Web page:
The Samburu East parliamentary race has attracted a good number of influential individuals making it one of the hotly-contested seats in the vast semi-arid region with six candidates contesting.
It was initially thought that the incumbent Raphael Letimalo, who is running for the third time, would easily defend his seat.
However, matters have been complicated with the entry of Lenas Leshore, the son of Samburu Senator Sammy Leshore.
The young Leshore announced his intentions late last year and since he won the nomination, there has been a flurry of activities in the region as he sells his candidature.
Mr Leshore is vying on an Orange Democratic Movement (ODM) ticket and has already received the blessings of the party leader Raila Odinga who enjoys considerable support in the region, labelled an opposition zone.
Other aspirants for the seat are Tom Lalampaa (Narc Kenya), Robert Lemerketo (Independent), Jackson Lentoijoni (Kanu) and Mavan Lesanjir (CCM).
Samburu politics is largely determined by clan factor.
The region has eight clans (llmasula, Longeli, Lorokushu Lpsikishu, Loimisi, Lukumae, Ilngwesi and llnyaparae) whose political strength can roughly be rated in that order.
In the past, the politics of Samburu East has been determined by powerful figures from Samburu West, led by former Kenya Army commander the late Gen ( Rtd) James Lenges.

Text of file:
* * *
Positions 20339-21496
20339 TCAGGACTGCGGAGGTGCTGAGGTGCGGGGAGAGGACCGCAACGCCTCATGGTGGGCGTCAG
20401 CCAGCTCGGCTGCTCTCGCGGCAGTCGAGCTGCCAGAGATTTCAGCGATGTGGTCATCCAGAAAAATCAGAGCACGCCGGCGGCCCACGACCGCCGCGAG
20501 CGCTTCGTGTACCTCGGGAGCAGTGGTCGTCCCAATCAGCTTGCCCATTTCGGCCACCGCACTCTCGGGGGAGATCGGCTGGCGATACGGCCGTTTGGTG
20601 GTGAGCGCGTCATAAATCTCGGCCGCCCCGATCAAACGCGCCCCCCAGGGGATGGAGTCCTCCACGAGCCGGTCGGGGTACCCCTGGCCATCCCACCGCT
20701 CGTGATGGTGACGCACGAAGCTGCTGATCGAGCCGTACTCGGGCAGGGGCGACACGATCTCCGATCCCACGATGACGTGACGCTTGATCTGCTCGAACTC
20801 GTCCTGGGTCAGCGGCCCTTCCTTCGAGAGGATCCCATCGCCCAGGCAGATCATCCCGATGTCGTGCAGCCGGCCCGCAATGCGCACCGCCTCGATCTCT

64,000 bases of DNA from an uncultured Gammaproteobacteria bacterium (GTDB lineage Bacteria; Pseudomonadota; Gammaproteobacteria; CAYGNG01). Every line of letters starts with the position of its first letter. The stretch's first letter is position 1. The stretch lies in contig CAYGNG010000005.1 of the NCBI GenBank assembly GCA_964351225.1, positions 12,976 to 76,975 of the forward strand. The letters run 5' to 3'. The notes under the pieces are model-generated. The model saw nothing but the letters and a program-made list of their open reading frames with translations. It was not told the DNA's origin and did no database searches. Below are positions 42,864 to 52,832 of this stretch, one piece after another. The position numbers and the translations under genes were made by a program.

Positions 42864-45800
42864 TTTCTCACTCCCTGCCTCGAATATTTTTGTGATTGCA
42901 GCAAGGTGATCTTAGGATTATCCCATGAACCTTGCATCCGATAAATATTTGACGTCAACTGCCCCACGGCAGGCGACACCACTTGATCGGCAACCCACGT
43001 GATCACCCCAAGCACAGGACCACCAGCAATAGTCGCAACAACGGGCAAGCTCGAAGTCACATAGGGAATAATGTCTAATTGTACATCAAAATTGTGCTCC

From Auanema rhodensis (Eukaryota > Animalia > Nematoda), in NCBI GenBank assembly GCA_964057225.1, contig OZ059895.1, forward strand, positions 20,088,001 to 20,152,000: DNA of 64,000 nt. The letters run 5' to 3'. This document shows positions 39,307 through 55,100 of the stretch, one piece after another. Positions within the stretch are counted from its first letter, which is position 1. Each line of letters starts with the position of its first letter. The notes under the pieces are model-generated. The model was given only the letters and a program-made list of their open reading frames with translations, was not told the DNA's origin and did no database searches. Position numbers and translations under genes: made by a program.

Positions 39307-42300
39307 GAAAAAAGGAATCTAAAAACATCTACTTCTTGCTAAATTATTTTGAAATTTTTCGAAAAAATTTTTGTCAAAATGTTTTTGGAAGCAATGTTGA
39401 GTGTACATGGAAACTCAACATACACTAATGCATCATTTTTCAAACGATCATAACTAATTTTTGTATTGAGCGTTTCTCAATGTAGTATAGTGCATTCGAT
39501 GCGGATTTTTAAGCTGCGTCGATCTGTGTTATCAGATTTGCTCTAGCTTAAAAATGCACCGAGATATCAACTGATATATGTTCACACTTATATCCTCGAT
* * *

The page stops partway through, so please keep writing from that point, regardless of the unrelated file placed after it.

However since 2007, the influential Lenges family was forced to watch the elections from the sidelines.
The Lenges family hails from the larger llmasula clan.
But the young Leshore says he does not believe in clan politics since it has been overtaken by time.
“My politics is going to be issue-based and one certain thing that my leadership is going to offer is accountability and transparency. The People will get the value of their CDF allocation,” he says during an interview.
All the other aspirants have maintained that Mr Letimalo failed to represent Samburu East as required of a legislator, accusing him of mainly playing partisan sectarian politics instead of discharging the mandate to legislate, oversight, represent and develop all.
OUT OF TOUCH
But these accusations ranging from poor representation, unrewarding sycophancy in government to a myriad of integrity woes including the alleged misuse of CDF, Mr Letimalo continues to attract good crowds in his rallies although his opponents say this might not translate to votes.
Mr Letimalo relies on his development record to boost his re-election bid.
He has constructed schools and health centres in remote villages, using the CDF, the MP says.
Most of his critics including local voters, also accuse him of spending too much time in Nairobi and being out of touch with reality on the ground.
Apparently, Leshore, 32, is positioning himself as the better alternative, a view a section of the local residents agree.
Mr Leshore, who holds a master’s degree in public policy and administration from Kenyatta University, says he is a strong believer in politics of ideology and issues.
This, together with the party his people and himself subscribe to, heavily influence his decision to run for the parliamentary seat.
He believes he is going to emerge the winner, citing the youth support, vigorous issue-based campaign and a popular party leverage.
“We have a big number of learned youth and I think most of them do not like it when someone wants to influence their decisions.
“They are also tired of old leaders, they want one of their own to represent them in Parliament and I am ready to do that once elected,” he says.